The first star to appear in the evening--and the last to disappear as the sun rises--is not a star at all. It is the planet Venus. Pagan thought connected this planet with the goddess called Venus and had special rites and prayer according to the planet's position in the sky, both over time and in the course of the day. (Because, after all, Venus is still up there, though we can't see it when the sun is shining brightly!)
In his novel Perelandra, C. S. Lewis presented the planet not so much as a pagan deity but as an entity whose aspect is feminine, just as Mars (or Malacandra) was seen as a masculine entity in his novel Out of the Silent Planet. He suggests that the pagans had the right idea about certain things (such as the apparent gender of the planets) although they were very wrong about many other things. But what does all this have to do with Mary?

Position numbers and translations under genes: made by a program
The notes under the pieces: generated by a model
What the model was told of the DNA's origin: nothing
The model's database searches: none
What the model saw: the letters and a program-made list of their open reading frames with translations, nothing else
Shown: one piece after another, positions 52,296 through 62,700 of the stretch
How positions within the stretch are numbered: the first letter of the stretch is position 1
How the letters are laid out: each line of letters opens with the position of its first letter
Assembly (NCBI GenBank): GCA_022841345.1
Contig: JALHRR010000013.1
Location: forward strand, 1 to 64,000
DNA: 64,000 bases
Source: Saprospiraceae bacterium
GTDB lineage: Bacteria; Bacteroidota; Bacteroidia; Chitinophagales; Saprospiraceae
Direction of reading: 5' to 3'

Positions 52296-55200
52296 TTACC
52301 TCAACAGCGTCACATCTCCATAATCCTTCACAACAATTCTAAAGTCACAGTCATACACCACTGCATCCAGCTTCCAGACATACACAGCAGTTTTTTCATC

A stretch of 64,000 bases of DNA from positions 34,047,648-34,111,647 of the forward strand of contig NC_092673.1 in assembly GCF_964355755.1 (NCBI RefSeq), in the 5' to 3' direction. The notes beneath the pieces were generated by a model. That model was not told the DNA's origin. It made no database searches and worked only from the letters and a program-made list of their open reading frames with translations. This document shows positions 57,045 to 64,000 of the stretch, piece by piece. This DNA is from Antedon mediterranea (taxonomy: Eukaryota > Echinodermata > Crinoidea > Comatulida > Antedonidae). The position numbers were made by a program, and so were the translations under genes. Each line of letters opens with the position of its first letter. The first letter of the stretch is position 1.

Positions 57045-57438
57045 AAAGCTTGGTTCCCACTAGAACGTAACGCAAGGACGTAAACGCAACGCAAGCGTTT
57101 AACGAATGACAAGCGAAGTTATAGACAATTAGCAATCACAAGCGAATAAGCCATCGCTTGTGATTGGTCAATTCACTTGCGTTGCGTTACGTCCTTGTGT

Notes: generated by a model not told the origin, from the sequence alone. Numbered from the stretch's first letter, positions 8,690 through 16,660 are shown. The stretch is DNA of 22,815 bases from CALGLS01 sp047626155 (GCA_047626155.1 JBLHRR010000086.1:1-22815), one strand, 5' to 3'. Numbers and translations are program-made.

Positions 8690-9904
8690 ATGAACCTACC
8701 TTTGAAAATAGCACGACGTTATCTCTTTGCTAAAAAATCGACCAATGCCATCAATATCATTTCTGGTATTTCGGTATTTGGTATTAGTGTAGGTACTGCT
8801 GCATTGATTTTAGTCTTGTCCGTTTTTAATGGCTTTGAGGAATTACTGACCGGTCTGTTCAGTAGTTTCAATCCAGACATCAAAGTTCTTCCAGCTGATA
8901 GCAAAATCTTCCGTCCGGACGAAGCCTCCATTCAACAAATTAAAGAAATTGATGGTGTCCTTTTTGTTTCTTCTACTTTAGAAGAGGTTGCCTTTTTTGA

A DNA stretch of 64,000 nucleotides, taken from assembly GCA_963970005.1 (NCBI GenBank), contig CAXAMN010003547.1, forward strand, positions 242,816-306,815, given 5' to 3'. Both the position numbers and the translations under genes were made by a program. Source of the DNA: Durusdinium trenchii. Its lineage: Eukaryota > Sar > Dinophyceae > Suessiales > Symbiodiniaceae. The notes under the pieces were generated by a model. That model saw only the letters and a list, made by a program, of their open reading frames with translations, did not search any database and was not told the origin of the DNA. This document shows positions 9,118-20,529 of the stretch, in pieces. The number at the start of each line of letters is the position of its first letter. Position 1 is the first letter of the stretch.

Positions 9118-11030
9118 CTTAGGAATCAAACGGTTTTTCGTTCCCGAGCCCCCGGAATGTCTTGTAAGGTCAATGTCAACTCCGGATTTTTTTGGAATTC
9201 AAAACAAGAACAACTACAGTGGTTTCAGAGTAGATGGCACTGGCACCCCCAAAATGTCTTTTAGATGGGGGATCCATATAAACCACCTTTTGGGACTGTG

Mary is called the Morning Star because she was and is the Mother of Jesus. Just as we know morning is coming when we see the stars wink out, one by one, leaving only Venus shining brightly, so too the many prophets and different people who foreshadowed the coming of Christ fade into history as the Virgin Mary takes her preeminent role as the true herald of salvation. Her willing fiat is the first sign of a new creation in the world. At the same time, just as the morning star fades from sight as the sun rises, so too does Mary willingly surrender the attention of the world to her son Jesus, Who is our Savior.
Mary, Morning Star, help me to be aware of when God is asking me to shine and when He is asking me to step back. May I be gracious in allowing others to take the starring role in life when You ask this of me.